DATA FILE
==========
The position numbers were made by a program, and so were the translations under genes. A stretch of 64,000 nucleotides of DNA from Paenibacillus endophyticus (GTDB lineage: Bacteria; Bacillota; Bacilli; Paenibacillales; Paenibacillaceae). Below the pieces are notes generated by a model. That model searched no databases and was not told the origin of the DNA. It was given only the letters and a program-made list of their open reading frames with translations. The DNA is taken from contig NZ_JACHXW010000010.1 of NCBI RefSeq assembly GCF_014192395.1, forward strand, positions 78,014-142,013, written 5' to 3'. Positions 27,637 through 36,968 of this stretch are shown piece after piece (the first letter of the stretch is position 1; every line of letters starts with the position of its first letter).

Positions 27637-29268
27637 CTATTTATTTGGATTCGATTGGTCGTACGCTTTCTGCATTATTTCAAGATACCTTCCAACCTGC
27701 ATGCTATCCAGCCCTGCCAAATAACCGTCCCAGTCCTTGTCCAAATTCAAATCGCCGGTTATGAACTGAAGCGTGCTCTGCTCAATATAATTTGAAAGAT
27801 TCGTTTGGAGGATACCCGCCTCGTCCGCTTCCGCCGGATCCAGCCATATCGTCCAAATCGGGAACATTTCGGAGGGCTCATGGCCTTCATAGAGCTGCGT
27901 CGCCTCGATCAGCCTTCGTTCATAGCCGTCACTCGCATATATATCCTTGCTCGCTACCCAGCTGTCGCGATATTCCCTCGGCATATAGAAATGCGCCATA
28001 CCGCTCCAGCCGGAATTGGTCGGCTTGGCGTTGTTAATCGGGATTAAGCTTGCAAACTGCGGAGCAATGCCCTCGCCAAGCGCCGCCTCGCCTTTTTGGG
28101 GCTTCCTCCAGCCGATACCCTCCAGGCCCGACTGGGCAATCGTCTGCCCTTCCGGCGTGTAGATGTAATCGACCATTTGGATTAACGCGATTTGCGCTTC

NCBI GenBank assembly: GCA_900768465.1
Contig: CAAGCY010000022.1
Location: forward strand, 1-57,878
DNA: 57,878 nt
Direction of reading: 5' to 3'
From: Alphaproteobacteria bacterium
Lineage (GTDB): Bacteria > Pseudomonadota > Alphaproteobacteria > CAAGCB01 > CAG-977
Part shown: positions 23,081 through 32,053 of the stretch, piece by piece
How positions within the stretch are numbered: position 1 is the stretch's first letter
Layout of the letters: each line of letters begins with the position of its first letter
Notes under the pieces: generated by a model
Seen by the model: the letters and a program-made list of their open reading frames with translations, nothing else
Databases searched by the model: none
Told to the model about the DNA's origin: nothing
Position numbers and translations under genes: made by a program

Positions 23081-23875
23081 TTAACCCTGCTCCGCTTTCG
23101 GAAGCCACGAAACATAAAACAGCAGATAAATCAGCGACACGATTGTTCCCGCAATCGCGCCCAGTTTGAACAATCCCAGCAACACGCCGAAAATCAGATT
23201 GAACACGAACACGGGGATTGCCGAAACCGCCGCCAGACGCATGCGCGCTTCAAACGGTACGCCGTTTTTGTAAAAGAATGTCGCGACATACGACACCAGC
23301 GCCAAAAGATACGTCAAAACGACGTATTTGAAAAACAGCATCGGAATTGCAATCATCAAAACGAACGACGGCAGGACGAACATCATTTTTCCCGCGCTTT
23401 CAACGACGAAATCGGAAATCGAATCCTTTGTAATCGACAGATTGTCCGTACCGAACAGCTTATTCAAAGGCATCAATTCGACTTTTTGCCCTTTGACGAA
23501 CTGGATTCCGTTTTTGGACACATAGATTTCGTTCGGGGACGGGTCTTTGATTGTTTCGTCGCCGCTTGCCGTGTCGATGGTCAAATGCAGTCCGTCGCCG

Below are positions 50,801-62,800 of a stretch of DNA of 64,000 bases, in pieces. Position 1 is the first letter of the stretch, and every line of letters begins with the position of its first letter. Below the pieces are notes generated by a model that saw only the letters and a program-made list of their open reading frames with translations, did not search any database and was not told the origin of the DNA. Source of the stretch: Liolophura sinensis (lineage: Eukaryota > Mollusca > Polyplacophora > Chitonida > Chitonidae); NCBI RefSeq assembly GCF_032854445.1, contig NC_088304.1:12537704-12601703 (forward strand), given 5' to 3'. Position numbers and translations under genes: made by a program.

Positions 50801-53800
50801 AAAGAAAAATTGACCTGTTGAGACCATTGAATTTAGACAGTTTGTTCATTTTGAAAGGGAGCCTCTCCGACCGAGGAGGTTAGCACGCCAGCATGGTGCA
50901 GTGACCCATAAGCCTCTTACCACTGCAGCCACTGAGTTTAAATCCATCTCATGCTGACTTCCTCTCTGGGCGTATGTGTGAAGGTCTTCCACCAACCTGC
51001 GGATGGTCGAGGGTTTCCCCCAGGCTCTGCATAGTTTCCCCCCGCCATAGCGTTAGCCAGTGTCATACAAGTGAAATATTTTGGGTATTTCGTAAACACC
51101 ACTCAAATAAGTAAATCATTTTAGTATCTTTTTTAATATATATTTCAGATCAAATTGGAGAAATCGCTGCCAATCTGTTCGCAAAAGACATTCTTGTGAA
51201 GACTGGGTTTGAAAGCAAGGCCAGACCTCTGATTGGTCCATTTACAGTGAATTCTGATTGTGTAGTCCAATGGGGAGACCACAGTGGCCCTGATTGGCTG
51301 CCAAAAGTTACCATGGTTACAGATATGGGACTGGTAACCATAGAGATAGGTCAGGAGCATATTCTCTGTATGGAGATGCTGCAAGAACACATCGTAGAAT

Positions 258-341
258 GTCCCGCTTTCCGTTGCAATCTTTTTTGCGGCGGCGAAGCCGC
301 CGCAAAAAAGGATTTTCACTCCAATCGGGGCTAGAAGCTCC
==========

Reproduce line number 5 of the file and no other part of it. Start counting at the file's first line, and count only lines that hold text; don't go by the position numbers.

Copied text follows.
27801 TCGTTTGGAGGATACCCGCCTCGTCCGCTTCCGCCGGATCCAGCCATATCGTCCAAATCGGGAACATTTCGGAGGGCTCATGGCCTTCATAGAGCTGCGT